“Then I think Kerstin had better stay in,” Miss Cocks agreed. “She can keep me company.”
When we returned from recess, Miss Cocks announced, “Only one person had a hundred percent on the crossword puzzle. Our new student Kerstin got every one of them correct.”
“If she got a hundred,” I protested, “the rest of us had to get a hundred, too.”
Miss Cocks shook her head. “Well, you missed 7-Across, Shanae missed 17-Down, and Aubrey missed 22-Across.” Miss Cocks smiled at Kerstin. “Maybe tomorrow you can help your friends a little with their work. They seem to need it.”
The next day Kerstin was still sitting patiently in her chair, just as we had left her.
During language arts, when Miss Cocks was explaining the difference between singular and plural nouns, Kerstin answered a question and Reggie Burke muttered loudly, “Kerstin’s got to be the ugliest, dumbest looking girl I’ve ever seen.”
“Don’t you ever talk about our friend that way,” Shanae fiercely burst out. “She can’t help the way she is. Maybe if you had grown up in the middle of some trees, you’d look just like she does.”
Aubrey and I nodded and glared at Reggie. Miss Cocks smiled and added, “That’s right, Reggie, we don’t want anyone in our class speaking unkindly about anyone else.”
He sank down in his seat. “It’s only a dumb paper doll.”
After that, a few more boys tried to make fun of Kerstin, but we stood up for her. We even redid her face so that she’d be prettier. We changed her clothes and said nice things to her. When Bobby Rice pointed out how skinny she was, we decided that from then on, we’d take her to lunch with us. We made her a paper jacket and took her out for recess. We even picked out an imaginary birthday for her that was a week away and posted it on Miss Cocks’s “birthday board.”
The day of Kerstin’s birthday, when Mr. Yost announced students’ birthdays over the intercom, he said, “And we have a new student in Miss Cocks’s class who is having a birthday today. Happy birthday, Kerstin!”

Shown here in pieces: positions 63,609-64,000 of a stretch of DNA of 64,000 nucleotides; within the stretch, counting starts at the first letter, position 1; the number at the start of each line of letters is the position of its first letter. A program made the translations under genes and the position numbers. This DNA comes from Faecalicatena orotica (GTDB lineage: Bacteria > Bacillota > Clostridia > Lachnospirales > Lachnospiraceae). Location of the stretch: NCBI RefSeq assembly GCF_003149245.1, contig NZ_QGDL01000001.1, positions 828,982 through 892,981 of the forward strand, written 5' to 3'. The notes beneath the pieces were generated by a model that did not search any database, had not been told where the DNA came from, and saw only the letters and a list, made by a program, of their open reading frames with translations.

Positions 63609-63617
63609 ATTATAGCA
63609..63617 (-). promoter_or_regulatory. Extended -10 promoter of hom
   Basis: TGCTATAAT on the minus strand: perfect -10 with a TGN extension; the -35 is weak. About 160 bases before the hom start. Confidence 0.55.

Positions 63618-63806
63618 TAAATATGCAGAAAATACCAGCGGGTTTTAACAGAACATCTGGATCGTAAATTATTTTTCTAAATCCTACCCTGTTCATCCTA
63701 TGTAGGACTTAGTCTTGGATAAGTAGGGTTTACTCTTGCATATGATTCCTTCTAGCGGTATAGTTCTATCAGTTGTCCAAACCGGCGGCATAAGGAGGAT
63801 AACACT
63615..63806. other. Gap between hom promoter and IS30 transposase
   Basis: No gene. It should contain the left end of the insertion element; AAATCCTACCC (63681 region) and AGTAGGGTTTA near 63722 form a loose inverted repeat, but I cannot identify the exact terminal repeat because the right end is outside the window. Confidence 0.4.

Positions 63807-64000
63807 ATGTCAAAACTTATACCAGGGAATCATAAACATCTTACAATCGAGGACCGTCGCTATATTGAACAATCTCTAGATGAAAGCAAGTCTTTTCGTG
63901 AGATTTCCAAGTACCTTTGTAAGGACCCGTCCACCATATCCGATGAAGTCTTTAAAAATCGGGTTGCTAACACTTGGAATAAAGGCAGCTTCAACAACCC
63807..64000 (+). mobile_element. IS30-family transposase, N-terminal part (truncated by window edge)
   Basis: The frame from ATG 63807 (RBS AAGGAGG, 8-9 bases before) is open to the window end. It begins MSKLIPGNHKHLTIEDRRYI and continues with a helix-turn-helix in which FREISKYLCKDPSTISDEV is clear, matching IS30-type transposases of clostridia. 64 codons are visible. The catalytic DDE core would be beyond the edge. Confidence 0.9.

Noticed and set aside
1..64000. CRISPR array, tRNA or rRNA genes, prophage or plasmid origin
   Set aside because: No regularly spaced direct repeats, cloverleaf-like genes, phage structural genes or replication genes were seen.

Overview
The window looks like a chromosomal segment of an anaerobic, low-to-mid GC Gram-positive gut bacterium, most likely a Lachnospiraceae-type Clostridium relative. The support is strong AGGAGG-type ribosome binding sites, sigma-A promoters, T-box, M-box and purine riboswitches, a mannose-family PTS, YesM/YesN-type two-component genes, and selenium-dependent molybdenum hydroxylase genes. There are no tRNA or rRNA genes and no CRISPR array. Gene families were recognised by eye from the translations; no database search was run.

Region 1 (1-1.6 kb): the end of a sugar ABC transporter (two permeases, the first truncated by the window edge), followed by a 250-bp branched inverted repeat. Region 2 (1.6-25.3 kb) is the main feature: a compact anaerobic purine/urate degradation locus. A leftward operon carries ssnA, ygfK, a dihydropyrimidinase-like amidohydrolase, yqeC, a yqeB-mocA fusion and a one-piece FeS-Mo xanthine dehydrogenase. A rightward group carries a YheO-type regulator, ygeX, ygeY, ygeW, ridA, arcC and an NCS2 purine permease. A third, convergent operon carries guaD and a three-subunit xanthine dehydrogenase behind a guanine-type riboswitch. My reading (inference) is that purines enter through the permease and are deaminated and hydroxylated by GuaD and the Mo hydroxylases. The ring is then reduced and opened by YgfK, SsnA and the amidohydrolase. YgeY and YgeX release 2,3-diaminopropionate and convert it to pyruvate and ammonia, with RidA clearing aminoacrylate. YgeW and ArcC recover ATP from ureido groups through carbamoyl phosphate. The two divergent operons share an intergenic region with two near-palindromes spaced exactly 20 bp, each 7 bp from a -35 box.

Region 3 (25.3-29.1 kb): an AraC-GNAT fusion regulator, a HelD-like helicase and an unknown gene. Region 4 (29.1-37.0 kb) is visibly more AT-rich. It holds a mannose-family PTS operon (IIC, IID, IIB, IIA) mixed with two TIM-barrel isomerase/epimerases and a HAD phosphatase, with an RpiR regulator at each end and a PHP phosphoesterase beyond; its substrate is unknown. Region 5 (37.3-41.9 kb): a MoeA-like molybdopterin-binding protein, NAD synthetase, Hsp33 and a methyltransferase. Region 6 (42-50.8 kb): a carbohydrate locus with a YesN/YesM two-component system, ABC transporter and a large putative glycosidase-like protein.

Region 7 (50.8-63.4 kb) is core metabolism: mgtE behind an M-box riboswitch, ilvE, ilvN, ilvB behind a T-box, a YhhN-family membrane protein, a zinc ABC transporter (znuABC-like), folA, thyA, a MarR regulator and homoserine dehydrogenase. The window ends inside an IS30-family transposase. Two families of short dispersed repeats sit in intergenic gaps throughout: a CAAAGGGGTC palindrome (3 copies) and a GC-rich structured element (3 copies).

Kerstin was one of the most wonderful things that happened to us in third grade. Each day we thought up something new to do with her, and Miss Cocks and the rest of the class played along with us. Kerstin even won the math game. She was voted the best-behaved student in class. Hers was the best art project.
It seemed as though Kerstin had always been with us. So it was a shock one Monday morning to discover that Kerstin was no longer at her desk.
Miss Cocks motioned for us to follow her outside the classroom. “Kerstin moved away,” Miss Cocks said softly. She held up her hands and shook her head when we started to protest. “It happened rather suddenly.”
“You mean we can’t have her in class anymore?” Shanae asked sadly. “We’ll try not to be so silly.”
Miss Cocks shook her head. “It isn’t that. Kerstin wanted me to tell you all how much she appreciated your special kindness these last few weeks.” She looked at Aubrey and me. “Do you remember in Sharing Time yesterday how I talked about treating others the way Jesus Christ would want us to treat them?”
Aubrey and I nodded.
“Well, I thought of you three girls and Kerstin when I was saying those things. I think that you’ve learned that lesson well.”
Miss Cocks was quiet for a moment. “Kerstin wanted to ask a special favor of you three. I think it’s the same favor Jesus would ask if He were here. There’s another girl coming today. She’s a bit shy. She isn’t from a big, dark forest—she’s very real. Unfortunately she doesn’t live with her mother and dad. She lives in a foster home. Life hasn’t been easy for her. More than anything, she needs a safe, kind, loving place to go to school. Kerstin thought that this was the very best place in the world, and she was sure that no one could find three better friends than Shanae, Aubrey, and Brittany. Of course, I agreed.”
For a long time we were all quiet, truly missing Kerstin, but happy about making a new, real friend. It felt good to look forward to new people, rather than try to avoid them.
Aubrey asked, “What’s her name?”
“Brandy. And if you treat her the way you treated Kerstin, she will think that this is the most wonderful place in the world.”
“I guess we’d better get her desk ready. When will she be here?”
“I think that Mr. Yost will be bringing her in a few minutes.”
“If I were a new student,” Aubrey said, “I don’t think I’d want the principal to escort me to class. I’d want my three new best friends to go to the office and get me.”
Miss Cocks smiled. “I think you’re right. I think that Brandy would want that very much.”
That is how Shanae, Aubrey, and I made our second friend in third grade. And as we brought Brandy to our room, helped her with her assignments, took her to lunch, and protected her from the boys’ teasing, I sometimes thought of the One who is a very special Friend of us all.